There was no longer a path next to Lady Brook. I wouldn’t see the waterway again until I crossed back into Greater Manchester some time later. Instead I made do with pottering down lanes, and using an underpass under the A555 Manchester Airport Eastern Link Road. Only opened two years earlier, it hadn’t taken long for the local graffiti vandals to find their new blank canvas. A plethora of witless messages and drawings without any particular artistic merit filled the subway walls.

“It is legal to paint here now” declared a message painted on the far end. I was a little sceptical that an official notice would be written in spray paint, and would use such bad English. But the kicker was the bit that declared itself to be from Stockport Council. Come on. This was Cheshire East territory. Get it right dudes.

Looks legit. Especially as the subway wall’s the responsibility of Cheshire East Council.

When I first came across the GM Ringway, it’s website was a bit rudimentary. There was an overview map of the whole route. But only the first two sections had detailed instructions. There had been no downloadable version of the whole trail, only the promise that more detail was to come.

Given that, you could argue it would have been wise to wait for more information to be available before heading off to Middlewood. But it never seem to come. So using my technical knowledge of how websites work, I’d managed to save the file used to generate the overview map, and had been using it to plot my route for the day.

I’d downloaded it over a year earlier, and so hadn’t even bothered to check the website before going out. This was probably for the best as since I’d last checked it, the GM Ringway’s website had completely changed and the overview map had ceased to be. But in the weeks following my walk, some updates had been made. More detailed route information appeared for stage 3 and stage 4.

I only found out after my walk. But studying them, I noticed a couple of revisions from I’d ended up walking. Such as it is when you’re being a bit of a pioneer.

A muddy farm track on the GM Ringway, near Poynton.

The most noticeable alteration came after I’d crossed a main road near a garden centre. The latest version had a nice walk round Poynton Lake. The older version had told to walk alongside a busy A-road, full of traffic. I can’t think why they changed it.

The new route met up with the old one near farm fields so muddy that the Glastonbury festival could have been held in them. The inhabiting cows looked at me as if I was completely bonkers as I picked my way through huge puddles. But no fear, because – after a brief detour to look at that new airport link road again – I would soon be back to the waterway I’d been following all day.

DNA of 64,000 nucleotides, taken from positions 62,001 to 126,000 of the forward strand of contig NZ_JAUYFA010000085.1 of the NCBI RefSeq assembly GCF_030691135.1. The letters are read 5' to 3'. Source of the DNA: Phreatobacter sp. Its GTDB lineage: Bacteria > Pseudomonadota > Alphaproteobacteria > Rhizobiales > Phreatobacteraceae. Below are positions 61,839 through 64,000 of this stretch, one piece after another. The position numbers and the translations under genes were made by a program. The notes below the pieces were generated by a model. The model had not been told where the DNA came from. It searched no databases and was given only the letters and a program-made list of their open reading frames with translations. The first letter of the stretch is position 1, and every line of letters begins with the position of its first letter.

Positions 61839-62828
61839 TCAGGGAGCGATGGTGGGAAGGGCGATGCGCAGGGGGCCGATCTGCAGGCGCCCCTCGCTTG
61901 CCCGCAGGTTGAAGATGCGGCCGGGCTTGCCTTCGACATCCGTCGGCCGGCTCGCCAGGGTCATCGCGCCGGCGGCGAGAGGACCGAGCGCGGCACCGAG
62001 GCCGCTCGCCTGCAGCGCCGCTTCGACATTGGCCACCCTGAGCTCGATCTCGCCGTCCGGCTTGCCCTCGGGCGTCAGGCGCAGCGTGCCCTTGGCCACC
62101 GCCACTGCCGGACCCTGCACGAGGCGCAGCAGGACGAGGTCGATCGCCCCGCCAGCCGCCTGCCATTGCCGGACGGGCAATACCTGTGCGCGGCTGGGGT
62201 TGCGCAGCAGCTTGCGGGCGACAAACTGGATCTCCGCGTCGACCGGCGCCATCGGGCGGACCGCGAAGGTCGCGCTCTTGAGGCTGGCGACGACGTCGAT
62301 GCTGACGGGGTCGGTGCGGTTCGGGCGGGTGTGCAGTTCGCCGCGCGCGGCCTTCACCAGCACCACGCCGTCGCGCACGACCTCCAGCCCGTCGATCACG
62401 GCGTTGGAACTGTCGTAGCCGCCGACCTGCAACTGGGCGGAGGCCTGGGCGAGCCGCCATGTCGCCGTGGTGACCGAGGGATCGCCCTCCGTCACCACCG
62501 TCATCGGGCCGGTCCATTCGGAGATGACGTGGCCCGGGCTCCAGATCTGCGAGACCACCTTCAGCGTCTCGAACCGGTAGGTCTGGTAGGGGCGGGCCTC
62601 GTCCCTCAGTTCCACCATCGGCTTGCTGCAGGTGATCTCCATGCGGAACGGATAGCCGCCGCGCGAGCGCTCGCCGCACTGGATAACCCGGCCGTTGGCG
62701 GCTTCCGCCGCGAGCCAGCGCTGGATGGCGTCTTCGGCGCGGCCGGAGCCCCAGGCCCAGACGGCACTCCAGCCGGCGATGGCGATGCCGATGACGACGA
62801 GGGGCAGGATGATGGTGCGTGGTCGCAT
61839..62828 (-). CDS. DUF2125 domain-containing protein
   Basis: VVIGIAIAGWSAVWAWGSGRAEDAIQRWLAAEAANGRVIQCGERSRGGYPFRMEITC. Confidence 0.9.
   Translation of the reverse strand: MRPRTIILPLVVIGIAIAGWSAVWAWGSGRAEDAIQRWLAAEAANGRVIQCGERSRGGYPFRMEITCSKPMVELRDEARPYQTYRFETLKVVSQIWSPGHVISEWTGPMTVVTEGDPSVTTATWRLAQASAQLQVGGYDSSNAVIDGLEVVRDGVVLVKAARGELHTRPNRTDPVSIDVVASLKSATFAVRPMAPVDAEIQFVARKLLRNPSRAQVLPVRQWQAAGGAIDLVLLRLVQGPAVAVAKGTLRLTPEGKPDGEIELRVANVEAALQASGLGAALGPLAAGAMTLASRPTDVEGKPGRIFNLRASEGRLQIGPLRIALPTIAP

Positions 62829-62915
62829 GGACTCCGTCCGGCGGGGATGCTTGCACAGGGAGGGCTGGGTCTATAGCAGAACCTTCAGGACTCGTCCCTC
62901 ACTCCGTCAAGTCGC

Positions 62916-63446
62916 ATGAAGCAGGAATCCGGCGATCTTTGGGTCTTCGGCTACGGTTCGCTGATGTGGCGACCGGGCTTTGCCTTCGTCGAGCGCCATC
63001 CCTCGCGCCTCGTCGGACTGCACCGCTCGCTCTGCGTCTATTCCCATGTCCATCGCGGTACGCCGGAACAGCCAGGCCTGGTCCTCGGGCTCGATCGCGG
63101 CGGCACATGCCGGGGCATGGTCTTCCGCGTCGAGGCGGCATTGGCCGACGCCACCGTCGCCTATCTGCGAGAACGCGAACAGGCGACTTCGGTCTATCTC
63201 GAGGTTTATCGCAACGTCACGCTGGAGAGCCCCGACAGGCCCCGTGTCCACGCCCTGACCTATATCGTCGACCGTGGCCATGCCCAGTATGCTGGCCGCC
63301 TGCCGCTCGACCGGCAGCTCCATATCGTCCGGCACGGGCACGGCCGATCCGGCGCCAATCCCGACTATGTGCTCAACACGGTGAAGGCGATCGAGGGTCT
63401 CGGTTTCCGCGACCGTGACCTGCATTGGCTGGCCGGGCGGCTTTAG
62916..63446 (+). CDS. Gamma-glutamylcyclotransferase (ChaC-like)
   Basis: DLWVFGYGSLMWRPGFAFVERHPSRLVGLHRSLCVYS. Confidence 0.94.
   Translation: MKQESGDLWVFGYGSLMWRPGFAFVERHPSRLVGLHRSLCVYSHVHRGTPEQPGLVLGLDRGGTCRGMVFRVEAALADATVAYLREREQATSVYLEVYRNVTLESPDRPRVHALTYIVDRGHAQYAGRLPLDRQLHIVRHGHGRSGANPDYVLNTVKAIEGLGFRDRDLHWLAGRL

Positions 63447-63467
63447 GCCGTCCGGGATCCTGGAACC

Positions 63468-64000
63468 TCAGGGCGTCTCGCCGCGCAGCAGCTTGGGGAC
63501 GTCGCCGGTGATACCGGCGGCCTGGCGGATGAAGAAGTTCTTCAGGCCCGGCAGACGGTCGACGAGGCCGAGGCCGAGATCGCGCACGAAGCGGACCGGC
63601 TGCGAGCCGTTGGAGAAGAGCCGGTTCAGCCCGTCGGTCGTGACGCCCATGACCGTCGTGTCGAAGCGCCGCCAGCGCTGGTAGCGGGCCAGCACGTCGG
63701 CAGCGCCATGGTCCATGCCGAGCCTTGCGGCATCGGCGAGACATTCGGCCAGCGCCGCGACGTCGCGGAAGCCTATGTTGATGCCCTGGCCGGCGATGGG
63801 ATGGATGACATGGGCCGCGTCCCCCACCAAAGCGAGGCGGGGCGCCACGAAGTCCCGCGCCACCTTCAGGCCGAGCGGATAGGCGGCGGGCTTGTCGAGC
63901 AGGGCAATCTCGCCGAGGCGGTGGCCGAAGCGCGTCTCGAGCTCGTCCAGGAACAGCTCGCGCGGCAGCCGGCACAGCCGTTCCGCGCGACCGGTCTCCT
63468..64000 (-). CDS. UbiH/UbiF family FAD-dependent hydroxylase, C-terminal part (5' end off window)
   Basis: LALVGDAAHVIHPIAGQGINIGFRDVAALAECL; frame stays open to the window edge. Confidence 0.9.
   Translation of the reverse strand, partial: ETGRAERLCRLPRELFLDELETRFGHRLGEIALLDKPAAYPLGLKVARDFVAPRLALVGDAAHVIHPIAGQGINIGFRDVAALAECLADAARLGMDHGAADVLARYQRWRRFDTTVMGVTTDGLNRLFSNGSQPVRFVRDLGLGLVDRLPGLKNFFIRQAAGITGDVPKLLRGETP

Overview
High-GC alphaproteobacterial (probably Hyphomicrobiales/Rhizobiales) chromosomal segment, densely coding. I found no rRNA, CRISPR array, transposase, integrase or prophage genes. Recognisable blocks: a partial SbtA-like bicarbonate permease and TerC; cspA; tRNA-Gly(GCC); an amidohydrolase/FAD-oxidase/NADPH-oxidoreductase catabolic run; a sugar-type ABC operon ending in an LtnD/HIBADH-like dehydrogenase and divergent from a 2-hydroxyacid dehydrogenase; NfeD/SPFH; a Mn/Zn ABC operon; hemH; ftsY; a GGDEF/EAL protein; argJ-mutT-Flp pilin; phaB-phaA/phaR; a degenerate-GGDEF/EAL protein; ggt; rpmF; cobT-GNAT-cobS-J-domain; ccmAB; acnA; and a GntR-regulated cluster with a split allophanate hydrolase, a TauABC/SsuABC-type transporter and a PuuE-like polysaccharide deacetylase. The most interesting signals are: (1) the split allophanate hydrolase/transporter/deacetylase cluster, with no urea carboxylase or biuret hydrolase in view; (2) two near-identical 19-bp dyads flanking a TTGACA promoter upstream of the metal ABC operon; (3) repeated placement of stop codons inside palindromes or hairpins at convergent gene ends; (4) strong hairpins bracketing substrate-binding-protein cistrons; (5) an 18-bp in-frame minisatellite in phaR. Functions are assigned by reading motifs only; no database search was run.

I found it again alongside some more mudland. Sorry, woodland. Woodland with a lot of mud in it. One where almost every tree had a sign on it warning you to stay on the path. That dangerous horses lived nearby. And that you absolutely must keep to the path or else.

Can’t see the wood for the signs.

In my absence, Lady Brook had undergone one of its name changes again. It was now Norbury Brook. The link with this few miles of water and a district of South West London being, I am sure, clear to all. I couldn’t wait until I hit Streatham Spring either.

There was also a bench. A comfortable one too. So I sat down, basking in the afternoon sun away from the crowds of warning signs. Whoever had installed this bench didn’t have a vendetta against people wanting to rest in comfort.

Rested, I got up and carried on. The path drew alongside a railway line, with the path running in a narrow gap between the railway and the brook. A very narrow gap, with a muddy path where one slip would send you tumbling down into the water. Reader, I walked with the uttermost of care. And then was amazed to find two men walking the opposite way with their mountain bikes. If they’d hoped to have a cycle, they’d made a firm misjudgement on conditions.

The GM Ringway joined Middlewood Road for its final stretch. Not an ideal scenario given the road’s a twisty one with no proper pavement. But I spotted a narrow track that weaved its way along in the trees that lined the road. Narrow, slippery and with a good fall to the road if you misstepped. Excellent. Still it took me to Middlewood Station and that was all that mattered.

Middlewood Railway Station

Every section of the Ringway starts and ends at a place of public transport. And Middlewood station is definitely a station and a half. It serves a limited local population. But hey that’s fine. Less enticing is that it has has no road access. The only way to get to it from Middlewood village is via a half a mile of unlit footpaths, much of it through woodland. The alternative path, that the GM Ringway takes, is useful for the residents of one house. And perhaos a few walkers and cyclists. Not surprisingly, Middlewood is one of the quietest railway stations in Greater Manchester.

Yet this little station used to be a major junction. It had four platforms over two levels. Those wanting to, could travel from Buxton, alight at the lower level station, climb up the steps and then board a train to Macclesfield. Well, until 1960 when the higher level station closed due to lack of use. The whole of the Macclesfield line followed ten years later. Of the platform and the station, little trace remains.

Had it remained, I may have had an easier journey home. The old line ran through my home town. But helpfully the line had been converted in a bridleway called the Middlewood Way. A three mile walk home following the old railway now beckoned for me.

And so I set off north, waving Norbury Brook goodbye. It had had three different names during the time I’d spent with it. But the GM Ringway wasn’t finished with it yet. On my return I’d be back near it once more. And it would even get yet another name.

Middlewood Railway Station, end of GM Ringway stage 4